Notes from Working with a Psychiatrist

I see my psychiatrist once every month, minimum, no matter how busy or how well or how poorly I am feeling!  Over the years, these regular appointments have proven their worth to me.  Recently I’ve been feeling very well – but I met with my psychiatrist anyway and we had a fruitful satisfying appointment. Just as I normally do, I’d made a list of items to discuss with her. Some of them: Updating her on a change in how I was taking my prescribed medications.  A a summary of how I have been feeling coupled with a description of my functioning this past month. And so on.

She welcomed me warmly and waited for me to start the conversation. I was able to tell her that I’d been feeling very well since our last appointment.  As we went on talking, I told her how I had managed my mood and anxiety during the challenges of Christmas and December. I had been calm, collected and in a good mood. Christmas has always been a most difficult time for me, but this year, wonderfully, I had enjoyed the holiday season with family and friends. How I feel during the holidays is a very good indicator of my brain health!

I went on to say, with enthusiasm, that I was optimistic and excited for the year ahead. To be able to say optimistic is another Very Positive Indicator of my mental health status. I also continued to be grateful for and satisfied with our move to a new house in a different community this past summer.  Before we moved there had been several months of exhausting nervousness and anxiety in anticipation (dread?) of the move and its upheavals.

I also told her of my good success dealing with a change in my medication regime. The mood stabilizer I was using had caused me to fall unexpectedly sleepy while driving.  Consequently my husband often drove for me, as he and I had decided the sleepiness was a danger to others and to me. So we wanted to stop taking the med.  I am now able to drive without sleepiness, and as a result driving has again become a pleasant, safe task.  Now my psychiatrist and I are thinking of decreasing the number or the amount of medications I take. Scary, for sure, but another plus!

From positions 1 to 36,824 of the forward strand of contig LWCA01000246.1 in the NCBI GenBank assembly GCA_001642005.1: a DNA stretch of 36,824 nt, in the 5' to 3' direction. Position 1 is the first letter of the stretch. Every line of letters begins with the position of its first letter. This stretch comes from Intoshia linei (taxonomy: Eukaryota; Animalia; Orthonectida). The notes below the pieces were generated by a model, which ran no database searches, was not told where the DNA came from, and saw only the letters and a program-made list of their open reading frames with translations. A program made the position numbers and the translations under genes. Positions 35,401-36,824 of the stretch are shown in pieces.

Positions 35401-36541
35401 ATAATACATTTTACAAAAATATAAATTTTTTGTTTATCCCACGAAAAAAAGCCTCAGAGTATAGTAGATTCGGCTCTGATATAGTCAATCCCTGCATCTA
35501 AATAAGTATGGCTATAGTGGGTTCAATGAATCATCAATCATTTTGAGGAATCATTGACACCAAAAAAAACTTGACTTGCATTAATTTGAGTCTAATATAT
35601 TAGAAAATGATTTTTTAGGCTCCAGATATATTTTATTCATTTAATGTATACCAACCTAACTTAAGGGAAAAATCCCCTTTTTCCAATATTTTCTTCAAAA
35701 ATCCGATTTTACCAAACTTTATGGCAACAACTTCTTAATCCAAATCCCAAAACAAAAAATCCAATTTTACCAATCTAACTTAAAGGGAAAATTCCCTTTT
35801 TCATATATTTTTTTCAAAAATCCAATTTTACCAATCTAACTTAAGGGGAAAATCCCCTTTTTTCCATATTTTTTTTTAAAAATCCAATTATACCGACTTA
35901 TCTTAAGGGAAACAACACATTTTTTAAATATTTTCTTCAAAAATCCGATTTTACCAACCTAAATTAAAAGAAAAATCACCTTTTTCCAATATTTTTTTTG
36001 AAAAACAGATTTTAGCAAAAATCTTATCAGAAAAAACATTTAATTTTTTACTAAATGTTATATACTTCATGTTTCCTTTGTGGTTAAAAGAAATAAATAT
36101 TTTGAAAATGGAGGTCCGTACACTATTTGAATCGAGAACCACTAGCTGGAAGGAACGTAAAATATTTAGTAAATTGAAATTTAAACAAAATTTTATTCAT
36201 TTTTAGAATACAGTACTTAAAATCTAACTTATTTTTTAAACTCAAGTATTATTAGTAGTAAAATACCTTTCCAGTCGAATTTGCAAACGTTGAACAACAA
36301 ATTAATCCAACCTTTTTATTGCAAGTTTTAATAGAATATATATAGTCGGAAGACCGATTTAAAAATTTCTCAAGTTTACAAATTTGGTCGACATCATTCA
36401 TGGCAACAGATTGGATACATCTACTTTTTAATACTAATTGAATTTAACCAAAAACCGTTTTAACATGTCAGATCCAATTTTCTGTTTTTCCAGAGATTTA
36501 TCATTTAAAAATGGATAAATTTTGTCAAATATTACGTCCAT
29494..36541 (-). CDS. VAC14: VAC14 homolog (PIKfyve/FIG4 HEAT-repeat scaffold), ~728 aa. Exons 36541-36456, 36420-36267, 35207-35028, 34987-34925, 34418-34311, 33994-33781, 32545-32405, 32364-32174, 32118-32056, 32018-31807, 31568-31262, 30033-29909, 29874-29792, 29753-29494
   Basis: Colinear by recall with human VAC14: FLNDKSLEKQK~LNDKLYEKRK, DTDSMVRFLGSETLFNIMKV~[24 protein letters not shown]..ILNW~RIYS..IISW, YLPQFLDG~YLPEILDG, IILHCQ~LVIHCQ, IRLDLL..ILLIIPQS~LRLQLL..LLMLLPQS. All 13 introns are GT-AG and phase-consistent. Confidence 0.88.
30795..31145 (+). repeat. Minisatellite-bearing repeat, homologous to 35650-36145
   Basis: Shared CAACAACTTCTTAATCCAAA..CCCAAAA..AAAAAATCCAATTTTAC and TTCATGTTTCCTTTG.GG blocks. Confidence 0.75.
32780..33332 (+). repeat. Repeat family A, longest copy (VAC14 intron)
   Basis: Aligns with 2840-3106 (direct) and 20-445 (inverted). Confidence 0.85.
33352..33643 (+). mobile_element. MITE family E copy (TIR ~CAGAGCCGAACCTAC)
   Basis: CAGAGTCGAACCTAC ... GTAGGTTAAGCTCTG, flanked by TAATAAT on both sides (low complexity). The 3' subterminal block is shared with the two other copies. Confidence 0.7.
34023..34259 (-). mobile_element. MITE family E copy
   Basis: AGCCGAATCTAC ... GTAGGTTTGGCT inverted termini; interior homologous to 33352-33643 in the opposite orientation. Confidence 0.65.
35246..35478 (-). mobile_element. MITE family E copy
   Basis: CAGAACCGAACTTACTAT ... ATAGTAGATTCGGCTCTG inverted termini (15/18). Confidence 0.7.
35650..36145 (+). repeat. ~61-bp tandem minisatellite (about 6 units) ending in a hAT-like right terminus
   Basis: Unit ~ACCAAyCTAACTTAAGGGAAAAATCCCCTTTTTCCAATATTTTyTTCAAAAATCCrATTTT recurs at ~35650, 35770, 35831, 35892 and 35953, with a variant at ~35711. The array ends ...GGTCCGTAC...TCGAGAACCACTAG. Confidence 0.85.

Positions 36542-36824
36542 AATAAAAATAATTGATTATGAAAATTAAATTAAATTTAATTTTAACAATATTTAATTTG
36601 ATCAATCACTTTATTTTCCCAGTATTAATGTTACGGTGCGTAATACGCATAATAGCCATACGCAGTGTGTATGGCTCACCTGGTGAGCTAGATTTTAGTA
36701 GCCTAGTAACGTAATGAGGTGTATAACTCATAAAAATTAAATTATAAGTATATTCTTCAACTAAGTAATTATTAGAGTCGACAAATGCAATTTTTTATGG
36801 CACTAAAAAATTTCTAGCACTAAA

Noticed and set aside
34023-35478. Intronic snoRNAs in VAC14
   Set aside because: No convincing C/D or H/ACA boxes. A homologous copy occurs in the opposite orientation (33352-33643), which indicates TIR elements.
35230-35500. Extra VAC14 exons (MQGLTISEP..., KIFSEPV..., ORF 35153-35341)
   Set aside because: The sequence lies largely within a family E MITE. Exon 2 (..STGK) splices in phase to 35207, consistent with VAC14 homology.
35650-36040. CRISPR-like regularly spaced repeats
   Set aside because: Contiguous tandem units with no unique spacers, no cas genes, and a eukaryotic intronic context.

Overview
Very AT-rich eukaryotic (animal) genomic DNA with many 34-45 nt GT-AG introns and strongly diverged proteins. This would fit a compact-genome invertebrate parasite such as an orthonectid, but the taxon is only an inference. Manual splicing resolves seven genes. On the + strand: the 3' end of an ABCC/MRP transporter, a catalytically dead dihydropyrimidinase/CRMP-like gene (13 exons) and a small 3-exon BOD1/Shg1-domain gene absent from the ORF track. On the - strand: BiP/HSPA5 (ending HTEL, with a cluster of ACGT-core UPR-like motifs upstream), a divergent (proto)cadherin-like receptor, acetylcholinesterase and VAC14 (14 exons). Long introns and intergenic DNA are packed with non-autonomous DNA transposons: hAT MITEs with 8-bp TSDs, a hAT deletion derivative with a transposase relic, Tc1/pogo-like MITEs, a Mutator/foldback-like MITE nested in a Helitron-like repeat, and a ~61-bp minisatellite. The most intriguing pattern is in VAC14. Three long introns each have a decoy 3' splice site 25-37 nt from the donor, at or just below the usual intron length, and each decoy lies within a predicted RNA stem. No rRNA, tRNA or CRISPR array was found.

Why then do I continue to see a psychiatrist: to help me with the inevitable bad days or circumstances; to check that a bad day or two doesn’t become a trend; also for medication reviews, and for affirmation of my own understanding of my mental health.  Lastly, for the great comfort that, should a trend develop into a full blown depressive episode and I become seriously, dreadfully, sick we will both be on top of it.  My psychiatrist, reflecting the caring professional that she is, will be ready to prescribe new therapies, new medications, new approaches and give me hope. I have a real respect for this doctor and a great deal of faith that together we can find workable treatments for me, no matter the challenge.

Thanks, GL